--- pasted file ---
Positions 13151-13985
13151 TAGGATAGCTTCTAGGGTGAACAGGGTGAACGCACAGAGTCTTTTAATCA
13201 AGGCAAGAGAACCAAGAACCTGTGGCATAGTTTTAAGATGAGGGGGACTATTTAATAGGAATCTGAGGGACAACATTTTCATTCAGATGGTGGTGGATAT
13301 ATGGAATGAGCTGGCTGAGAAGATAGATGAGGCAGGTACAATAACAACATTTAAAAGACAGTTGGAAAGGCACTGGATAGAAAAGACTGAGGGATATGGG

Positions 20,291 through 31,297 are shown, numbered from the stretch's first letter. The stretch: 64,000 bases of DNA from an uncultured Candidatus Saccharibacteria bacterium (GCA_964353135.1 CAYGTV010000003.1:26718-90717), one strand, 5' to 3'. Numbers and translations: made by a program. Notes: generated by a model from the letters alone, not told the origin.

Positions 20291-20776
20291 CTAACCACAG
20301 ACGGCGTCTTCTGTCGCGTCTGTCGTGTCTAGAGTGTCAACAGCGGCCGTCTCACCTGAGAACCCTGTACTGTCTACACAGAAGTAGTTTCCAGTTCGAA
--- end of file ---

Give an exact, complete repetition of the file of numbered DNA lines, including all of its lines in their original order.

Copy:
Positions 13151-13985
13151 TAGGATAGCTTCTAGGGTGAACAGGGTGAACGCACAGAGTCTTTTAATCA
13201 AGGCAAGAGAACCAAGAACCTGTGGCATAGTTTTAAGATGAGGGGGACTATTTAATAGGAATCTGAGGGACAACATTTTCATTCAGATGGTGGTGGATAT
13301 ATGGAATGAGCTGGCTGAGAAGATAGATGAGGCAGGTACAATAACAACATTTAAAAGACAGTTGGAAAGGCACTGGATAGAAAAGACTGAGGGATATGGG

Positions 20,291 through 31,297 are shown, numbered from the stretch's first letter. The stretch: 64,000 bases of DNA from an uncultured Candidatus Saccharibacteria bacterium (GCA_964353135.1 CAYGTV010000003.1:26718-90717), one strand, 5' to 3'. Numbers and translations: made by a program. Notes: generated by a model from the letters alone, not told the origin.

Positions 20291-20776
20291 CTAACCACAG
20301 ACGGCGTCTTCTGTCGCGTCTGTCGTGTCTAGAGTGTCAACAGCGGCCGTCTCACCTGAGAACCCTGTACTGTCTACACAGAAGTAGTTTCCAGTTCGAA